Do you have cable? If so, how much do you pay? It might be more than you think.

I have internet. You probably knew that. However, I don’t have cable. You may have known that too. However, my internet provider offers cable packages, as most do.

This month, I received a letter from my internet provider informing me that basic cable is now free. Yes, free. As long as you don’t want billions of channels, you can now watch cable TV for free. You can also get a home phone line for free, but does anyone really remember what that is?

Apparently, basic cable is considered a “need” in the U.S. now. That’s why they’re doing this. The government says people need the news, thus, people need basic cable.  If that were the case, one would think they would only give you the news channels for free. I guess that would make too much sense. Either way, I’m sure everyone who is getting it for free is only watching the news anyways, right??? Yeah…I know.

When I got this letter, my first thought was “oh, we could hook it up and have basic cable” and then my wife and I started to calculate the real cost of cable. Beyond the monetary costs. You might be surprised…

The Monetary Cost of Cable

Obviously there are monetary costs of having cable.  Unless you are just getting the free package (which still usually costs for the box, hook-up, etc.), you are paying for a package.  Maybe a movie package, a sports package or whatever, but you’re paying for something.  In many cases, it can cost well over $100.  That’s a little insane, but it’s your money and your choice, so I’m not judging.

There is also a “keeping up with the Joneses” cost to television.  It’s like there is a competition to see who can buy the biggest TV.  It’s getting out of control, which is funny, because after a few days of watching TV on a new screen, your eyes adjust to the size and your brain isn’t viewing it any differently.  Was it really worth that extra thousand?

And what about advertising?  U.S. businesses spend billions and billions on advertising each year.  Do you really think they would if it didn’t work?  How many more products are American’s spending their money on just by the subliminal messages and the ads on the screen? Look at the current and projected costs of TV advertising:

television advertising stats

It’s insane, but it doesn’t end there.  There are the electricity costs.  As we all know, electricity isn’t free.  The average American spends about five hours each day watching television.  I have no idea where they get this time from, but that’s what the statistics show.  Almost 70% of the country watches TV while eating dinner.  About half of the country thinks they watch too much TV.  Of course, that doesn’t include the people who are in denial.  65% of U.S. families have more than three TVs in their home.  Craziness, I tell you.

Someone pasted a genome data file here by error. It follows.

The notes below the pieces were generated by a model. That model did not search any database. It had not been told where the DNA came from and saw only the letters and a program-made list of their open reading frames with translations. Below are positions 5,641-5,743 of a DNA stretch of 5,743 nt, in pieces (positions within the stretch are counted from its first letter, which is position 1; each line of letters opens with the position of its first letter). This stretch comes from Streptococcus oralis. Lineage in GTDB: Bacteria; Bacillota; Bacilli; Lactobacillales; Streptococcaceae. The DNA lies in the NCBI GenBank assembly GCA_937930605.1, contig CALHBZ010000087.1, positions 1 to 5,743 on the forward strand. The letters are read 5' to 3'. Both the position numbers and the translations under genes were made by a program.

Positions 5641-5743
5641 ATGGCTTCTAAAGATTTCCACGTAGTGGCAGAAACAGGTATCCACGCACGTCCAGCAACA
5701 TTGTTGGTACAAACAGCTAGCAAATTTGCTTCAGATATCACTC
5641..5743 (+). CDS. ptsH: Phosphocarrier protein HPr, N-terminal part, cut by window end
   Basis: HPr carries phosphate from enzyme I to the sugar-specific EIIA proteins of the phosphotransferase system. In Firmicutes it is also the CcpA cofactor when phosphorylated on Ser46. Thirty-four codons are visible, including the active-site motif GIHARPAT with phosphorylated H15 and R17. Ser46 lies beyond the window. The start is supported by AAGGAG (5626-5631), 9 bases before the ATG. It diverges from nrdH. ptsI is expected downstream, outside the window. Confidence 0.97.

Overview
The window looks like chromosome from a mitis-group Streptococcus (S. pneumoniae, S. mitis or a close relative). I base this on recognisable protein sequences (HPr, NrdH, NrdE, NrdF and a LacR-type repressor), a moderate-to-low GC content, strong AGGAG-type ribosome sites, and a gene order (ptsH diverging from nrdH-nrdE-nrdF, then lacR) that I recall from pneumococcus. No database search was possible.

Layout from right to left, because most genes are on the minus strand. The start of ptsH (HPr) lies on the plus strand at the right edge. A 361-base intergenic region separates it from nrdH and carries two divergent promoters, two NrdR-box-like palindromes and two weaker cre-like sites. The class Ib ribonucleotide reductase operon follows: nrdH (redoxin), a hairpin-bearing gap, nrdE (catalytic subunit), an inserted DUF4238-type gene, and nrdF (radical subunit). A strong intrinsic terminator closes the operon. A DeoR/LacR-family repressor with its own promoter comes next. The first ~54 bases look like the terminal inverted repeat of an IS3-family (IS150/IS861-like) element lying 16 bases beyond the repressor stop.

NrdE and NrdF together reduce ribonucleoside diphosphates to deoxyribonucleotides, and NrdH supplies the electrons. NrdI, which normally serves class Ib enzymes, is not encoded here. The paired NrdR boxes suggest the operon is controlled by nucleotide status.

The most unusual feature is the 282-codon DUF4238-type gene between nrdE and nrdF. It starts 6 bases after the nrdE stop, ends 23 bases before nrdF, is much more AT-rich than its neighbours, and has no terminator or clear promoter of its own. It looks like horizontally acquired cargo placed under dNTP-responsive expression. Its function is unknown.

When you consider that the average person only reads for a few minutes per weekend day (yes, weekend day, not to include weekdays), it all starts to add up.  We’re replacing everything with television.  Family time, dinner time, reading time, and the list goes on.  So what are we really missing out on by watching too much TV?

The Real Cost of Cable

So what is the real cost of cable?  It can be measured in the form of many things, but the greatest measurement would be time.  It costs a lot of time.  Let’s look at the time it’s costing you…

  • Family time – It’s no surprise that, on average, families who watch TV spend less quality time together.  It’s not uncommon for parents to watch “their shows” in separate rooms while the children watch their own shows in their own room.  How many hours could be spent together talking, playing games or enjoying the outdoors if we didn’t have cable?
  • Learning time – The stats on reading are sad compared to TV stats.  Almost all of us feel like we should be reading more.  Many people claim to have no time for reading while they are spending hours each day watching television.  You will prioritize the things that are important to you.  I don’t know anyone who would claim TV to be important to them, but apparently it is.
  • Earning time – What could you be doing with those hours?  Perhaps you’ve been wanting to start a business or a side hustle, but you never seem to find the time.  If you’re watching TV daily, I can find the time for you.  You could call it a sacrifice, but I wouldn’t say that.  We don’t call it a sacrifice to eat food instead of poison, do we?
  • Teaching time – If you have children, you know how important it is to teach.  Schools are a great starting place, but education really begins at home.  Why is it so common for us as Americans to teach our children daily, until the day they start school.  As parents, our job is never over.  Sure, school is a great help, but it doesn’t mean we stop teaching.  And teaching takes time.

That’s not the end of the list.  It’s just the beginning, really.  I’m not saying TV is the devil, but it may not be far off.  It’s easy to justify our tube time by calling it “relaxing” or “winding down”, but who needs to wind down for five hours?

Honestly, I’m not totally against TV.  We watch TV occasionally, not that what I do should affect what you do.  What I’m saying is that the difference between the productive and the unproductive is that the productive see TV as one of many different types of occasional events to enjoy, whereas the unproductive see TV as a daily lifestyle choice.  Which one are you?

Statistics: Bureau of Labor, Statisitc Brain, Statista